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* In ''Series/DoctorWho'', Amy Pond skips out on fiancee, [[ChildhoodFriendRomance childhood friend]], and all-around DoggedNiceGuy Rory to gallivant around the universe with a dashing young ([[ReallySevenHundredYearsOld looking]]) Gallifreyan. Granted, in a time machine, so she should have no trouble making it [[{{Pun}} back in time]] for the wedding, so that's not TOO bad... until she kisses and attempts to seduce the Doctor. Even this alone wouldn't be quite enough to qualify for this trope-- relationships can survive infidelity-- but Rory has to hear about it from the Doctor, not Amy, and she never apologizes or takes ''any'' responsibility for her attempted dalliance. When confronted, her response is along the lines of, "Well, we never really ''did'' anything." Right...only that's because the Doctor rejected her, not for lack of trying on her part. Rory expresses understandable concern about the lack of loyalty his prospective wife displays, but being the ExtremeDoormat that he is, nothing ever comes of it, and the whole incident is [[EarlyInstallmentWeirdness seldom mentioned again]].

to:

* In ''Series/DoctorWho'', Amy Pond skips out on fiancee, [[ChildhoodFriendRomance childhood friend]], and all-around DoggedNiceGuy Rory to gallivant around the universe with a dashing young ([[ReallySevenHundredYearsOld looking]]) Gallifreyan. Granted, in it's a time machine, so she should have no trouble making it [[{{Pun}} back in time]] for the wedding, so that's not TOO bad... until she kisses and attempts to seduce the Doctor. Even this alone wouldn't be quite enough to qualify for this trope-- relationships can survive infidelity-- but Rory has to hear about it from the Doctor, not Amy, and she never apologizes or takes ''any'' responsibility for her attempted dalliance. When confronted, her response is along the lines of, "Well, we never really ''did'' anything." Right...only that's because the Doctor rejected her, not for lack of trying on her part. Rory expresses understandable concern about the lack of loyalty his prospective wife displays, but being the ExtremeDoormat that he is, nothing ever comes of it, and the whole incident is [[EarlyInstallmentWeirdness seldom mentioned again]].
8th May '16 6:47:58 PM trixus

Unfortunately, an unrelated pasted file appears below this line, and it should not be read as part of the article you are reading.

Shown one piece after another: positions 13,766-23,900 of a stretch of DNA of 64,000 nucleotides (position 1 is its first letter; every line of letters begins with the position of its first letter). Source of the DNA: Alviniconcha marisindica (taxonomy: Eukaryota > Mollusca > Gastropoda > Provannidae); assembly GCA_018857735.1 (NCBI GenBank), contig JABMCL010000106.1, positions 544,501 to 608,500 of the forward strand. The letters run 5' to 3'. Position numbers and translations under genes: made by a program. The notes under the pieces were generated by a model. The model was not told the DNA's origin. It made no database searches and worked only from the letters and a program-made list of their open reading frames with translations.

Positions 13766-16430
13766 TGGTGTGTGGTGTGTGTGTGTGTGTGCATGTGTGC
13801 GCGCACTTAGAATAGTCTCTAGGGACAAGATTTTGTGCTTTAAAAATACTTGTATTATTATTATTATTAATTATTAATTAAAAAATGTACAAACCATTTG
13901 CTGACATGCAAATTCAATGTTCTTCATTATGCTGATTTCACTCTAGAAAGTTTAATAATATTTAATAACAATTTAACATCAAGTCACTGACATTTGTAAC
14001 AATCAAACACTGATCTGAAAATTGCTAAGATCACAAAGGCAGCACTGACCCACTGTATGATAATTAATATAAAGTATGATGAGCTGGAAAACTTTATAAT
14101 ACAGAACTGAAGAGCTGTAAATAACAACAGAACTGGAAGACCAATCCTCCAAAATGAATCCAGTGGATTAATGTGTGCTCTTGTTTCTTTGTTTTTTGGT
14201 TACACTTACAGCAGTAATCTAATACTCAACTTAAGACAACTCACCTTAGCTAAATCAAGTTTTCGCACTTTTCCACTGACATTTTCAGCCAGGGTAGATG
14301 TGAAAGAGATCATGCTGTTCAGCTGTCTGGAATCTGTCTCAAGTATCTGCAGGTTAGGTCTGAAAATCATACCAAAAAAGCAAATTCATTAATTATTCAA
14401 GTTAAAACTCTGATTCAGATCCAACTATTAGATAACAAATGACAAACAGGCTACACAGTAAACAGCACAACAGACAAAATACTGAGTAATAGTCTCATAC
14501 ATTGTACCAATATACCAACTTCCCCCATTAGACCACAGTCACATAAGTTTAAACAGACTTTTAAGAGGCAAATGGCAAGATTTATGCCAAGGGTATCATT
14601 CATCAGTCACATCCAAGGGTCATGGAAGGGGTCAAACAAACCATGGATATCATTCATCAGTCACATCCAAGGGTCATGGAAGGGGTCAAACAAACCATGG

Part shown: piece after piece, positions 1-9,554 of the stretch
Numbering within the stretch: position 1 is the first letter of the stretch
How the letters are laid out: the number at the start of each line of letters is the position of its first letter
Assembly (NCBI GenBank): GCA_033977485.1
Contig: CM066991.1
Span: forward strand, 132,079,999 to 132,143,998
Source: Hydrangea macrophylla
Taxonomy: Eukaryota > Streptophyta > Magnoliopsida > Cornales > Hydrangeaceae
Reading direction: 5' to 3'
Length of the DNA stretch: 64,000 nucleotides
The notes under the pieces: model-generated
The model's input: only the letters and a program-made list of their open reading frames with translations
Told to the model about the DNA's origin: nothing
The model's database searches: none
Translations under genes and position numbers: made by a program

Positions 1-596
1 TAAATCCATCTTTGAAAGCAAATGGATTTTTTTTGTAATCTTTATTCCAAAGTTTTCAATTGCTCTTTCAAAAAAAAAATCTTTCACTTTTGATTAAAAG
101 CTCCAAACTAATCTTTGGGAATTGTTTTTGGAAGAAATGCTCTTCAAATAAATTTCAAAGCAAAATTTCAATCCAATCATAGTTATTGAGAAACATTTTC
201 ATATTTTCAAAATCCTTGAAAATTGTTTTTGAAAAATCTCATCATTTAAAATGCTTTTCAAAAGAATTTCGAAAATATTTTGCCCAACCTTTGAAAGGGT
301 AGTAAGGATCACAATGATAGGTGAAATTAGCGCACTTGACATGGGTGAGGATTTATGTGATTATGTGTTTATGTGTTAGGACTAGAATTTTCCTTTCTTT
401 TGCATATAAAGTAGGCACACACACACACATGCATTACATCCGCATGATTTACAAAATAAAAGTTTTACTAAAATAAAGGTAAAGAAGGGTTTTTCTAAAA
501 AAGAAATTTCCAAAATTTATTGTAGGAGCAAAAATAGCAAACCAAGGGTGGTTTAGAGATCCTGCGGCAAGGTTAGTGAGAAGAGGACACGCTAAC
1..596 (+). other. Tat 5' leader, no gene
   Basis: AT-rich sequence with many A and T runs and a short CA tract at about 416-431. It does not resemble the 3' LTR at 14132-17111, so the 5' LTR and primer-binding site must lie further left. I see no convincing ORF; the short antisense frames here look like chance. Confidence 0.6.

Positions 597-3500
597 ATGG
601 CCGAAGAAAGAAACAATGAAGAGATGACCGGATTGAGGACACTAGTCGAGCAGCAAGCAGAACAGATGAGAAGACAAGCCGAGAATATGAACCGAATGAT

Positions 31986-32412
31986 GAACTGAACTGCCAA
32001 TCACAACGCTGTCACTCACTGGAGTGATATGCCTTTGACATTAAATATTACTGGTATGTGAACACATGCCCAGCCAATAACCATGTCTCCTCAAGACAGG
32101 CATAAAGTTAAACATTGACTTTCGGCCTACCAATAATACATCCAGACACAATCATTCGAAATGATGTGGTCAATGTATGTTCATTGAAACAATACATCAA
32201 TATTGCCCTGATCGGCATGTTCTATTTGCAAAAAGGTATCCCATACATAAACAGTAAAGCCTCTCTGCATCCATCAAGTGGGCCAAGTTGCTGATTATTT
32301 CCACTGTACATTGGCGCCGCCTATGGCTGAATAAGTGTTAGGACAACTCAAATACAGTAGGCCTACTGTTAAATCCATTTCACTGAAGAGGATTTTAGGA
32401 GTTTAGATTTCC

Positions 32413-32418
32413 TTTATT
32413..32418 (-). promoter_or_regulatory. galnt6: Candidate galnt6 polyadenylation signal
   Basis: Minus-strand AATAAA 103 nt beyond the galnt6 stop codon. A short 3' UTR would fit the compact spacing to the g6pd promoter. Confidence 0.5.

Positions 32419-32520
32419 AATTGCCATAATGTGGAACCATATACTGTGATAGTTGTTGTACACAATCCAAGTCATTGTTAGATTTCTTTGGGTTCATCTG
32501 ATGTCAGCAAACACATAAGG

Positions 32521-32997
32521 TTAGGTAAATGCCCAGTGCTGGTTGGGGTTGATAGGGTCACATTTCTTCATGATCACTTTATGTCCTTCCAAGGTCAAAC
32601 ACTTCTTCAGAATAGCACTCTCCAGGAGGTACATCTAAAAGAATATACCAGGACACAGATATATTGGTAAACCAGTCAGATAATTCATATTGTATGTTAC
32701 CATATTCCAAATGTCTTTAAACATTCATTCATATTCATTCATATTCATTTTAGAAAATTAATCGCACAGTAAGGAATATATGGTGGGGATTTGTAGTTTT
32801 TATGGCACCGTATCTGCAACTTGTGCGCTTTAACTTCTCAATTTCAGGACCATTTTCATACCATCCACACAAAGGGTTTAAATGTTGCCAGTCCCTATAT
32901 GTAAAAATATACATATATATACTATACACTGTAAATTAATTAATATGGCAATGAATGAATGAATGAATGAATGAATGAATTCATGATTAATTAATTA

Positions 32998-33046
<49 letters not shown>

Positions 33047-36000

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* ''Film/ABronxTale'', featuring a taboo-breaking interracial relationship in the eponymous New York borough in TheSixties, has the white protagonist EasilyForgiven by his black girlfriend for ''calling her brother the n-word''.

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* ''Film/ABronxTale'', featuring a taboo-breaking interracial relationship in the eponymous New York borough in TheSixties, has the white protagonist EasilyForgiven by his black girlfriend for ''calling her brother the n-word''. Sure her brother actively denied that the protagonist avoided him to be beat up by his racist friends and was even saying that he was the one that punched him but that should took more explanation than throwing a slur.
6th May '16 7:28:20 PM quartzhearts
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Note that despite the title, this trope can happen with any gender combination, even if [[TheUnfairSex the majority of examples seem to be a woman taking back a dodgy man]].

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Note that despite the title, this trope can happen with any gender combination, even if [[TheUnfairSex the majority of examples seem to be a woman taking back a dodgy man]].
combination.
15th Mar '16 4:32:41 PM Lemia
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* Toma's good ending in ''[[VideoGame/AmnesiaOtome Amnesia: Memories]]''. Unlike his normal ending in which he is ''not'' EasilyForgiven by the heroine or the rest of the cast for [[spoiler:drugging her repeatedly without her knowledge and ''locking her in a cage'' to "protect" her]], his good ending has the heroine instantly forgive him which gives off ''really'' uncomfortable StockholmSyndrome and LoveMartyr vibes.
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http://tvtropes.org/pmwiki/article_history.php?article=Main.WhyWouldAnyoneTakeHimBack